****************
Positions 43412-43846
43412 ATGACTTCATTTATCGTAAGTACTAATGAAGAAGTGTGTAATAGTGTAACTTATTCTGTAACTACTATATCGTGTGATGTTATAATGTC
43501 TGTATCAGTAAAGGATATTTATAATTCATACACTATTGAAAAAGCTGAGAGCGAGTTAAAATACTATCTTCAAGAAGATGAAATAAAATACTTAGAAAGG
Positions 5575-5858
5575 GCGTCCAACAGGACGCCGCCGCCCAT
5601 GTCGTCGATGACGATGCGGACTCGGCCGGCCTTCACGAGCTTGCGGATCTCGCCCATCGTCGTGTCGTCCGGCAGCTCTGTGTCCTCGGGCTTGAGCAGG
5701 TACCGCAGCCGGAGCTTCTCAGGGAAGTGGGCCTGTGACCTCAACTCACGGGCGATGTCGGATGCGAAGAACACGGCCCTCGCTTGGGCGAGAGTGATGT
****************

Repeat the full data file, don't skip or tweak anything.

Positions 43412-43846
43412 ATGACTTCATTTATCGTAAGTACTAATGAAGAAGTGTGTAATAGTGTAACTTATTCTGTAACTACTATATCGTGTGATGTTATAATGTC
43501 TGTATCAGTAAAGGATATTTATAATTCATACACTATTGAAAAAGCTGAGAGCGAGTTAAAATACTATCTTCAAGAAGATGAAATAAAATACTTAGAAAGG
Positions 5575-5858
5575 GCGTCCAACAGGACGCCGCCGCCCAT
5601 GTCGTCGATGACGATGCGGACTCGGCCGGCCTTCACGAGCTTGCGGATCTCGCCCATCGTCGTGTCGTCCGGCAGCTCTGTGTCCTCGGGCTTGAGCAGG
5701 TACCGCAGCCGGAGCTTCTCAGGGAAGTGGGCCTGTGACCTCAACTCACGGGCGATGTCGGATGCGAAGAACACGGCCCTCGCTTGGGCGAGAGTGATGT